Hans Rosling has been justly acclaimed for a couple of TED talks on global health in which he makes mesmerizing use of his (and now Google’s) GapMinder software, which he uses to tell compelling stories with data. The software is very cool, but what really makes the stories come to life is Rosling’s narrative. Data analysis, for him, is a performance art.
I’ve been thinking about this because I’ve been trying to investigate a perceived crime wave in my home town. You’d think it would be straightforward to get hold of the data but, after four months, I’m still trying. Meanwhile, however, I found some historical data at the Bureau of Justice, and I decided to see what I could make of that.
The visualizations shown in today’s screencast were done with Many Eyes, which is another very cool piece of software. But what I realized while making them is that narrated animation is really the secret sauce. Analytical software, whether it’s Excel or GapMinder or Many Eyes or something else, is necessary but not sufficient. The stories that people will understand, and remember, are the ones that have been performed well.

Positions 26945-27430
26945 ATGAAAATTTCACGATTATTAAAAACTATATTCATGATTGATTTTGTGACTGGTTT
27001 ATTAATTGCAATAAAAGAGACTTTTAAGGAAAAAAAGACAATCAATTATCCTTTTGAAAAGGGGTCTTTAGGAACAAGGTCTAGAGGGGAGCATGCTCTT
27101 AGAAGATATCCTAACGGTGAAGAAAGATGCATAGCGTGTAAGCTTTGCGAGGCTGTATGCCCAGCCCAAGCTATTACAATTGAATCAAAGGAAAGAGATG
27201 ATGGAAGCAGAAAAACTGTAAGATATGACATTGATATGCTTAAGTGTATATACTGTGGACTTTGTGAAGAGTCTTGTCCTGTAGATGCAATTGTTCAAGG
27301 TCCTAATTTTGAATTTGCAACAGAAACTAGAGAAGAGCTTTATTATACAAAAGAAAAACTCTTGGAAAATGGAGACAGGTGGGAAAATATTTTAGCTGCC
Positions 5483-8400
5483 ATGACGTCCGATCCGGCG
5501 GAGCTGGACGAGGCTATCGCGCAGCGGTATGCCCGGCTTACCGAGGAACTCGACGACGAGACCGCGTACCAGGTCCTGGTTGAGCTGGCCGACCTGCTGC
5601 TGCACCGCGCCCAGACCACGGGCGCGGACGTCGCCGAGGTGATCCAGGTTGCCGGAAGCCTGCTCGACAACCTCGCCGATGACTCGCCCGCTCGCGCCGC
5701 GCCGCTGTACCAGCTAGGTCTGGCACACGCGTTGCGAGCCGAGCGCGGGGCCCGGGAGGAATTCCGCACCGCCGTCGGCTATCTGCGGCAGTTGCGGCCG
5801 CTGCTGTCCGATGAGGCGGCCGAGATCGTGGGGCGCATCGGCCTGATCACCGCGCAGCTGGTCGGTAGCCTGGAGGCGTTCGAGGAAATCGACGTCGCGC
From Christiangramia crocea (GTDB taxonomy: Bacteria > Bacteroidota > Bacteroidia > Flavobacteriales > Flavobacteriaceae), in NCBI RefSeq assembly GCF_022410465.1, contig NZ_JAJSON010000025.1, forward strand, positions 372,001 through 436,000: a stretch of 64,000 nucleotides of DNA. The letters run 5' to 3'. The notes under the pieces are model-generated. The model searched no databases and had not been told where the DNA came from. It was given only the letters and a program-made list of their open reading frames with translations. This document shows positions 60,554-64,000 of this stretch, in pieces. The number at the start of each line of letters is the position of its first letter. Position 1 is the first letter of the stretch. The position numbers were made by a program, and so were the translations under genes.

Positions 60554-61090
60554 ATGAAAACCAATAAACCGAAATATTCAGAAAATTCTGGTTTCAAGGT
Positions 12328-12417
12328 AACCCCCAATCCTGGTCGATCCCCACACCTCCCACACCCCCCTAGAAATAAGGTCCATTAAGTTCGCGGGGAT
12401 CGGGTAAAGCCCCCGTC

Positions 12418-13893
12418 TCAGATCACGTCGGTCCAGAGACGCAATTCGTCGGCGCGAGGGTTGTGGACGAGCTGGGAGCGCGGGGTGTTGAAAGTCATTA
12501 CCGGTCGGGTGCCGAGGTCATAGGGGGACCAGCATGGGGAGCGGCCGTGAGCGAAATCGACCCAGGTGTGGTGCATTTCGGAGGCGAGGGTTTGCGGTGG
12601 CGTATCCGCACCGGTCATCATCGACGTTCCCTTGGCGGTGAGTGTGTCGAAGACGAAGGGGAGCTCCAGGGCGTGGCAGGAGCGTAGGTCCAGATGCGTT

Now I’m no Hans Rosling, and you certainly won’t see me swallow a sword at the end of this screencast — as he amazingly does at the end of this video. But I will be trying to emulate his example when I tell stories with data. And I’m struck, once again, by the way in which screencasting can bring software interaction to life.
The charts used in my screencast could have been made in Excel or in any other charting package. By making them in Many Eyes, I added the important new dimension of social analysis. So you can visit the data sets there, comment on the visualizations, and add your own visualizations. But data analysis as performance art goes beyond the snapshots produced by analytical tools. It lives in the interstitial spaces between the snapshots, traces a narrative arc, shows as it tells.